With the ice melting out from under them, Western Hudson Bay's polar bears began swimming back to shore last week . . . nearly four weeks ahead of their average return date in the 1980s. Biologist Alysa McCall reports that several polar bears have been sighted on land since July 6th. Some are roaming close to the town of Churchill. Others are swimming near the shore.
The early loss of their seal-hunting grounds forced the bears to leave behind the bounty of young and naïve seal pups that help them pack on fat reserves. Once onshore, they enter a prolonged fasting period until the Bay freezes again in the fall.
"Every day off the ice is a day the bears can't hunt seals," says Dr. Andrew Derocher, a professor of biological sciences at the University of Alberta and longtime scientific advisor to PBI. "But early summer melts--and late freeze-ups--are straining their ability to survive. There's a limit to how long the bears can fast."
For polar bears in seasonal ice areas like Western Hudson Bay, home to Churchill's polar bears, summer thaws and fall freeze-ups are part of an age-old pattern. What's different now, though, is that the ice-free periods are becoming longer and longer. As a result, scientists are seeing more and more thin polar bears and a steep drop in the number of cubs.
The Western Hudson Bay polar bears are just one population of 19. They live at the southern edge of the polar bear's range and are considered the most vulnerable. Scientists say the extended ice-free seasons on Hudson Bay are a harbinger of what's to come for polar bears further north unless we take action to reduce greenhouse gas emissions.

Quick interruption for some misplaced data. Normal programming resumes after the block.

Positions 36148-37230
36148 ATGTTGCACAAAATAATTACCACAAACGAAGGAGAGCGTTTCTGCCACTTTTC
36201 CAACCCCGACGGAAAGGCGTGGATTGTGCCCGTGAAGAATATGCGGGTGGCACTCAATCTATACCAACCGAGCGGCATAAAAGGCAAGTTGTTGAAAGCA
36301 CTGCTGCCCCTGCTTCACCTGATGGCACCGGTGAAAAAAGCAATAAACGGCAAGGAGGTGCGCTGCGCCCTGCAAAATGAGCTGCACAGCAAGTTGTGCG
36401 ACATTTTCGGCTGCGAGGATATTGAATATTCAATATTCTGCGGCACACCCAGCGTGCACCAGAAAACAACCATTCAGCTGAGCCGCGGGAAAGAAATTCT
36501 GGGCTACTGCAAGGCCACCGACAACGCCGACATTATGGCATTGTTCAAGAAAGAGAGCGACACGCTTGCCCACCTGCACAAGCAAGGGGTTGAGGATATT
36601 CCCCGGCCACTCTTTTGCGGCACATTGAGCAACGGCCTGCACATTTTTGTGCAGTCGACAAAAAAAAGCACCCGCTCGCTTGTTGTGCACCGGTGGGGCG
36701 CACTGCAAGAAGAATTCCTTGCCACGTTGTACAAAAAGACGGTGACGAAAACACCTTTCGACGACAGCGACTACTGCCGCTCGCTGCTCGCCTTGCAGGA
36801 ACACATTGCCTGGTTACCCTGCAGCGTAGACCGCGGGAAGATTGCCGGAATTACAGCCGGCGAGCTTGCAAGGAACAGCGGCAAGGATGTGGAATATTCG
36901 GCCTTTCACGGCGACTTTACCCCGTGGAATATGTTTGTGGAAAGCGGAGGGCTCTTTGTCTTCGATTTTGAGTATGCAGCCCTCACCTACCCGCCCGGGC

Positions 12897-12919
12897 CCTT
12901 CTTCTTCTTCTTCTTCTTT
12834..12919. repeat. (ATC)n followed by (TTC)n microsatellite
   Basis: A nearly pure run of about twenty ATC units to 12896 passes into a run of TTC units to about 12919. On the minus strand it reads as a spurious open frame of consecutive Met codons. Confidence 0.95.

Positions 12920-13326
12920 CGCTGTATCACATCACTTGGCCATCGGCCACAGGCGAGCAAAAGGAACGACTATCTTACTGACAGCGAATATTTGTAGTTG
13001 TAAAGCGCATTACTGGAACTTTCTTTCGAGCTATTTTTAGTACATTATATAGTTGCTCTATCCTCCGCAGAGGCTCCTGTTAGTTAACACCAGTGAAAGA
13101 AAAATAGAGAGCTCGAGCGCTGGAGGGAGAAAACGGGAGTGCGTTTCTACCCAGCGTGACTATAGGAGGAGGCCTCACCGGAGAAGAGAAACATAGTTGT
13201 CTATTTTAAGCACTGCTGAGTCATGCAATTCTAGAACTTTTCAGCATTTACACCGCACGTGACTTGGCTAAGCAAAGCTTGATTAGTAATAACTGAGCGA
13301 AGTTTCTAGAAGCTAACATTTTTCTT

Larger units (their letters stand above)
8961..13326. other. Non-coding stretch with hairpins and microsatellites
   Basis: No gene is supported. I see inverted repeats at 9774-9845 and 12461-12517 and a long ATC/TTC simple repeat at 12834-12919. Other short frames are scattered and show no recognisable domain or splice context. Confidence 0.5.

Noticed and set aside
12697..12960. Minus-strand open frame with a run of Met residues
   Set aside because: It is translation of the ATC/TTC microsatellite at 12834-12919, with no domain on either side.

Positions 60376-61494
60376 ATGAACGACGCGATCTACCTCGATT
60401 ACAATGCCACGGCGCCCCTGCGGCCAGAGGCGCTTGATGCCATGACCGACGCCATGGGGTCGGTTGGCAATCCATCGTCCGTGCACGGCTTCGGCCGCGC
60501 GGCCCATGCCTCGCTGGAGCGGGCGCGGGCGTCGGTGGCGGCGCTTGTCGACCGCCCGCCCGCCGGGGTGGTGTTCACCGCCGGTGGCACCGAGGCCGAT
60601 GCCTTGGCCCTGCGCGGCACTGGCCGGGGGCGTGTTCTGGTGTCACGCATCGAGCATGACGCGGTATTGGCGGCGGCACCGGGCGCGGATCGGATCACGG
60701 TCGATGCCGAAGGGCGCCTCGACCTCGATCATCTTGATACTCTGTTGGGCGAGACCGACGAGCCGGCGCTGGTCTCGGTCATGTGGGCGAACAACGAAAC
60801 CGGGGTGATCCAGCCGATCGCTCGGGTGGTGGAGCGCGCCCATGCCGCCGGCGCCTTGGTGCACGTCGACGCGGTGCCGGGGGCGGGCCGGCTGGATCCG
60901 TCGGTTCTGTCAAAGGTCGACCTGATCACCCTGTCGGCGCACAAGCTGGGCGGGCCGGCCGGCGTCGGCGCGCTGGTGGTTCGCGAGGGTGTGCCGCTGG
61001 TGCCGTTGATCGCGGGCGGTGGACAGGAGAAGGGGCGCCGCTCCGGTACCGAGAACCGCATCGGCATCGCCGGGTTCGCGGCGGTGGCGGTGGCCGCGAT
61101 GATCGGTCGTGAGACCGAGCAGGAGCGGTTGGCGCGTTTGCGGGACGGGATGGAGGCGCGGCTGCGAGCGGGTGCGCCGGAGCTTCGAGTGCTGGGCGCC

Polar bears in seasonal and divergent ice areas in the Arctic are facing a tough summer, with June sea ice covering the smallest extent ever observed for this time of year. The ice retreat has forced some bears ashore earlier than normal and
others to endure long swims in search of a hunting platform of ice--journeys that are especially hard on cubs. The National Snow and Ice Data Center (NSIDC) reports that the June melt covers an area the size of Canada and Alaska combined.
This year's melt has been below the 2007 record low since early June, and 2012 may break the record for the lowest summer sea ice extent. Vagaries of winds, air pressure patterns, and currents can affect the final outcome, but with temperature extremes in Churchill and other areas, the Arctic Ocean will be warming rapidly over the summer.
Whatever finally happens, the trend in sea ice losses is clear and underscores the need for action. That action must come not from those who live near the polar bear's home--but from you and me. Visit our website to discover how you can become part of the momentum to make a low-carbon lifestyle the norm, not the exception.